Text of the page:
- Beaver Brae Grades 7/8 increased enrolment by 17 students;
- Golden Learning Centre in Balmertown is 17 students over budget;
- Sioux Narrows Public School enrolment at historic high; enrolment of 31 students;
- Lillian Berg Public School in Vermilion Bay, increase of 22 students over 2016-17;
- Queen Elizabeth DHS in Sioux Lookout is an additional 20 students higher than historic 2016-17 numbers with a total of 508; up from 396 students in 2013-14;
- Enrolment in Senior Kindergarten was 12 higher than projected at 296 students.
Sean Monteith, Director of Education, said “There are always compelling indicators that clearly and indisputably demonstrate the direction an organization is headed in. The enrolment growth in many of our schools and the enrolment picture across the Board is strong. The Keewatin-Patricia District School Board continues to strengthen and with that so does our responsibility to Northern Ontario children.”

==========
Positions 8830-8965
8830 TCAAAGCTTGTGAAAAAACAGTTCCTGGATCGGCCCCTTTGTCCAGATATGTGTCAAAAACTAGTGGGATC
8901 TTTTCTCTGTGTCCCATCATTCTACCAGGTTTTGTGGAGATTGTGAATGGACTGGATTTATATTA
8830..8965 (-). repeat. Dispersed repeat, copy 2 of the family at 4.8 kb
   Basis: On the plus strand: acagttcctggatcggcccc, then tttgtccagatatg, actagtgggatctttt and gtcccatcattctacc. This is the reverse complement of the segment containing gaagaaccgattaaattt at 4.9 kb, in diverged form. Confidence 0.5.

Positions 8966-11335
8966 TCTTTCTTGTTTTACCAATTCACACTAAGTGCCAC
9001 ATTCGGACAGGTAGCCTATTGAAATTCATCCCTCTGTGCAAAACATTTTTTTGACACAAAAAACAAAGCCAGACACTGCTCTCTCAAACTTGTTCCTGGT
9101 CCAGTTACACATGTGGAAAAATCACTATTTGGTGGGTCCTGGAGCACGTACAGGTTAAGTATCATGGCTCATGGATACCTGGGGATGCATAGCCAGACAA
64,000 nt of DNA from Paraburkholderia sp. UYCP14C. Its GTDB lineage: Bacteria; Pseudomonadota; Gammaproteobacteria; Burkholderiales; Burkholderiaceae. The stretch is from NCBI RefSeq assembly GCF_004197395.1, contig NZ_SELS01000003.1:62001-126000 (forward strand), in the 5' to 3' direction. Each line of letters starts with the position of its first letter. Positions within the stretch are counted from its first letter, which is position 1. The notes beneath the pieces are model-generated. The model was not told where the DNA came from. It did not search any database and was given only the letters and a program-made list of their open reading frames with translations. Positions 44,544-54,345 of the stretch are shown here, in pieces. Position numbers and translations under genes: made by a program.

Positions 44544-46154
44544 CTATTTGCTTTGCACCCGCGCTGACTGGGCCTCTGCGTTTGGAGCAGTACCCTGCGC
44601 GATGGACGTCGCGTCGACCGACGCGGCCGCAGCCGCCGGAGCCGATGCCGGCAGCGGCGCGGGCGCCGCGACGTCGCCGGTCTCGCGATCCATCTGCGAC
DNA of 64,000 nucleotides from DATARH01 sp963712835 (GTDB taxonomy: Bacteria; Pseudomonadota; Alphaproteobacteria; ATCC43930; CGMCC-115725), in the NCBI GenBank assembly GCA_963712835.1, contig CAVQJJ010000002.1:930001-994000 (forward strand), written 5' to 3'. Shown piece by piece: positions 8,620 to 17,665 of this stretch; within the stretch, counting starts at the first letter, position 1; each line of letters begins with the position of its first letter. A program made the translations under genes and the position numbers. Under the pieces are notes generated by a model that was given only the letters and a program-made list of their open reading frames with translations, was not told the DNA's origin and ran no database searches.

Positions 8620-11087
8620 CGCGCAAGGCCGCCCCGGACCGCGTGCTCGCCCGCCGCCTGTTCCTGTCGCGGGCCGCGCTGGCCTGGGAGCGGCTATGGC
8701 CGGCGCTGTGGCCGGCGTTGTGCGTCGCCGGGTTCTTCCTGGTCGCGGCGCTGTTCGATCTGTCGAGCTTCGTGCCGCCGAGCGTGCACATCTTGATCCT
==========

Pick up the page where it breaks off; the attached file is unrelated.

The KPDSB is currently seeking applicants for employment in all positions and will hold Recruitment Fairs in communities across the board area following a successful event in Sioux Lookout on November 8. Upcoming events include:
- Dryden/Ignace/Vermilion Bay areas – December 11, 2017 at Dryden High School from 3:00pm to 8:00pm
- Red Lake/Ear Falls areas – January 10, 2018 at Red Lake District High School from 3:00pm to 8:00pm
- Kenora/Sioux Narrows areas – January 30, 2018 at Manidoo Baawaatig from 3:00pm to 8:00pm
Ontario Special Needs Strategy Update for Families - Rehabilitation Services
As a family whose child may be receiving or waiting for rehabilitation services (speech-language pathology, occupational therapy, physiotherapy), we are writing to provide you with an update on upcoming improvements to the delivery of children’s rehabilitation services in your community.
As you may know, in 2014 the government launched the Special Needs Strategy in response to feedback received from families to improve the timeliness, effectiveness and coordination of the services that children and youth with special needs require to fully participate at home, at school, in the community and to achieve goals for adulthood.
A key initiative of the Special Needs Strategy is the integrated delivery of rehabilitation services, including physiotherapy, occupational therapy, and speech-language pathology, for children and youth from birth to school exit.